I told Alan that I wanted to vol­un­teer and I think he un­der­stood why as we knew that Kristofer could be go­ing there. If Alan had the choice, he didn’t want me to go but he was very sup­port­ive. My daugh­ter, Jes­sica, was re­ally up­set about it but my sons thought it was quite cool! Jes­sica was preg­nant at the time and I think that made it a bit more dif­fi­cult, she was wor­ried and wanted me to get home safe.

In the end I was cho­sen to go to Afghanistan and Kristofer wasn’t as he was in­jured. I felt a bit ap­pre­hen­sive while I was on the jour­ney there, but once I ar­rived, get­ting into the swing of it was fine. It was just a bit strange walk­ing to work with a loaded weapon. I wasn’t fright­ened at all, it’s prob­a­bly one of the safest places I have been. I didn’t re­ally think about the dan­ger, I thought about the guys go­ing out on the ground and what would hap­pen to them. You are al­ways mind­ful of who was com­ing in and if they were in­jured and what fam­ily they had. You couldn’t think about it too much be­cause you would send your­self off your head, you just had to get on with it.

It was non-stop and nurs­ing in a hos­tile en­vi­ron­ment means think­ing out­side of the box. Some of the wounds we dealt with were very up­set­ting and I treated a lot of Afghan na­tion­als. I didn’t re­ally get to know the peo­ple I was treat­ing – par­tic­u­larly be­ing a woman and we were al­ways very re­spect­ful of the cul­ture.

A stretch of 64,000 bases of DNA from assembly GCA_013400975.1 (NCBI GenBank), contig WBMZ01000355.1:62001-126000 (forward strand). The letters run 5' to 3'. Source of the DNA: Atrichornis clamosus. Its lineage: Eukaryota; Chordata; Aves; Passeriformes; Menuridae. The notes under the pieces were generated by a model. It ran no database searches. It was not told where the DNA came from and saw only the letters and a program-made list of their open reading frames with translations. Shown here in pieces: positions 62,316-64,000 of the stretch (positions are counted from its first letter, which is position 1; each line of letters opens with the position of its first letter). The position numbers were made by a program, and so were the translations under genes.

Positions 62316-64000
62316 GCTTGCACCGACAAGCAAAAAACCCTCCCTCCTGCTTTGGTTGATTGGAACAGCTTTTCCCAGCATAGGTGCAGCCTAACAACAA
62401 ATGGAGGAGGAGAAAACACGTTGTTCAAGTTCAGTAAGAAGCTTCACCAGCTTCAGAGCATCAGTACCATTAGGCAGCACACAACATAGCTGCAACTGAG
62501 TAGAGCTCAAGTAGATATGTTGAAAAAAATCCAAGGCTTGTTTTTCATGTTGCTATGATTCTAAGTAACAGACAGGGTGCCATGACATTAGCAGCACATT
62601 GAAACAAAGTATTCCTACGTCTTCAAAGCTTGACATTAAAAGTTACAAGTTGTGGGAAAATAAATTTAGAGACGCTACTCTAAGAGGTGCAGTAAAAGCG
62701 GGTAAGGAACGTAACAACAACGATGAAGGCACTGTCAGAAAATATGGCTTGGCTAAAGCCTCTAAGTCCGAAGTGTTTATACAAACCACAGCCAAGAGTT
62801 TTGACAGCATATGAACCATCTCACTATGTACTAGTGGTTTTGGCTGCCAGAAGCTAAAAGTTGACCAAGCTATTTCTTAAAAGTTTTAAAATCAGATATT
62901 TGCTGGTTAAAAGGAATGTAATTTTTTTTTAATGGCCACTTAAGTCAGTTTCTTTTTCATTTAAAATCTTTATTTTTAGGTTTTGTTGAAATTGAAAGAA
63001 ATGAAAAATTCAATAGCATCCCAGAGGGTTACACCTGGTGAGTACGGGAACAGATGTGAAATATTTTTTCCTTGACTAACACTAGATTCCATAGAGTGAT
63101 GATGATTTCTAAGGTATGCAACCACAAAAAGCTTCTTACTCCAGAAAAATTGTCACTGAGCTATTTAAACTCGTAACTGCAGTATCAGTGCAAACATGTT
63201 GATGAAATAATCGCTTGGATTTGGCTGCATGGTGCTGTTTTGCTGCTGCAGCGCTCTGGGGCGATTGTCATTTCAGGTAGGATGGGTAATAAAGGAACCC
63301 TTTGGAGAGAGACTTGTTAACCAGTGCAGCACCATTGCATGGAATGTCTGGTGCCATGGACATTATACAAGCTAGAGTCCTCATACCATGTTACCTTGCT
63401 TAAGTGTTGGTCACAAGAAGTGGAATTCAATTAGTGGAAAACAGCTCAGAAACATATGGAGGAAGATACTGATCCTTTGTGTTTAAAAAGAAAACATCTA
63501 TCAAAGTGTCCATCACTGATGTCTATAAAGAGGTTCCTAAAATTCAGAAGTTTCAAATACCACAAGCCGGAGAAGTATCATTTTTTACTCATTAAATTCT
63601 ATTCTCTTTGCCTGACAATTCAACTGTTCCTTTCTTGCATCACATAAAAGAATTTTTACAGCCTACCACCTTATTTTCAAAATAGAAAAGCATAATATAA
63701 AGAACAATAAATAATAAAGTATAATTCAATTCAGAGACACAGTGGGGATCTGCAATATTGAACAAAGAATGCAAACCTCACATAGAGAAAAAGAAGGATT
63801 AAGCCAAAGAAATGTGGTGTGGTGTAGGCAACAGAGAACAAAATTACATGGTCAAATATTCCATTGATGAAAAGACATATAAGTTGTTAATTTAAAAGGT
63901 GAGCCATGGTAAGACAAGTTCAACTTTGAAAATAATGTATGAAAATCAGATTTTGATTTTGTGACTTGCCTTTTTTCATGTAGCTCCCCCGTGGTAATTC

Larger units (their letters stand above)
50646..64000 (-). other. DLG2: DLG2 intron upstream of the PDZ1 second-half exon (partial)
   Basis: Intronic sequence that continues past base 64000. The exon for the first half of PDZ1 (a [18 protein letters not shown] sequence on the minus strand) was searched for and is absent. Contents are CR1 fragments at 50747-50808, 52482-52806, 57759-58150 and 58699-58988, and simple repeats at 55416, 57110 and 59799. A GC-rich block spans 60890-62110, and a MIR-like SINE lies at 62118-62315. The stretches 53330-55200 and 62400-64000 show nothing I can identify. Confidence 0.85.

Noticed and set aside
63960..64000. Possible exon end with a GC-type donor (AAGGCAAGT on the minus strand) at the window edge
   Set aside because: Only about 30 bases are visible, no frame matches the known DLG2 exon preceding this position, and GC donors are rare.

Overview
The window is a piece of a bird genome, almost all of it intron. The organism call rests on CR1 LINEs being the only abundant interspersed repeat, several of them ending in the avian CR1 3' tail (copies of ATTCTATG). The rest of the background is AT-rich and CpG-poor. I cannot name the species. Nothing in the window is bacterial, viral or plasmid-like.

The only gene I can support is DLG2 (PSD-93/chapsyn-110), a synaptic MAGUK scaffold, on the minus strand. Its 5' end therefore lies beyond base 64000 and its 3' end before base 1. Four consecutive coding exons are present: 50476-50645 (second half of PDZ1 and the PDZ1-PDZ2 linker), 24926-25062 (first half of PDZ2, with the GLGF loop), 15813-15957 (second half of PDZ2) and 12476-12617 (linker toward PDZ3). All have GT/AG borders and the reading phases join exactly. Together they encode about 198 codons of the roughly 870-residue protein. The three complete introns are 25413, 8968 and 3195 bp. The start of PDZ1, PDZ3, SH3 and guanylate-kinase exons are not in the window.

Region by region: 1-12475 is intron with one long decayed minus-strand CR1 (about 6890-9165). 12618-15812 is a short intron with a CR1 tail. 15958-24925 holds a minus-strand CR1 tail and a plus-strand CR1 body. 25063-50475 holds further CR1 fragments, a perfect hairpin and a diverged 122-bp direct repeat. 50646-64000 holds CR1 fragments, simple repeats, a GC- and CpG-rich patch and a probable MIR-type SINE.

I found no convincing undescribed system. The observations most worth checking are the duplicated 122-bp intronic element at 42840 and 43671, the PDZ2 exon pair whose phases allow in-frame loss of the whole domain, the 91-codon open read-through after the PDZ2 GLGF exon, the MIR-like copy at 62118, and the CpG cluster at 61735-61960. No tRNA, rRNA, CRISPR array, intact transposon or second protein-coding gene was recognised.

I was also mind­ful of the sup­port that Afghan pa­tients had af­ter they left us. If a British soldier has a leg blown off, they have life long care at home, but what is the care go­ing to be like af­ter they have been dis­charged from our hos­pi­tal? That played quite heav­ily on my mind. Some­times it was quite dif­fi­cult not to think too much about what was go­ing to hap­pen to them af­ter they left. The main thing is that you have done the best you pos­si­bly can for them and given them a fight­ing chance at life.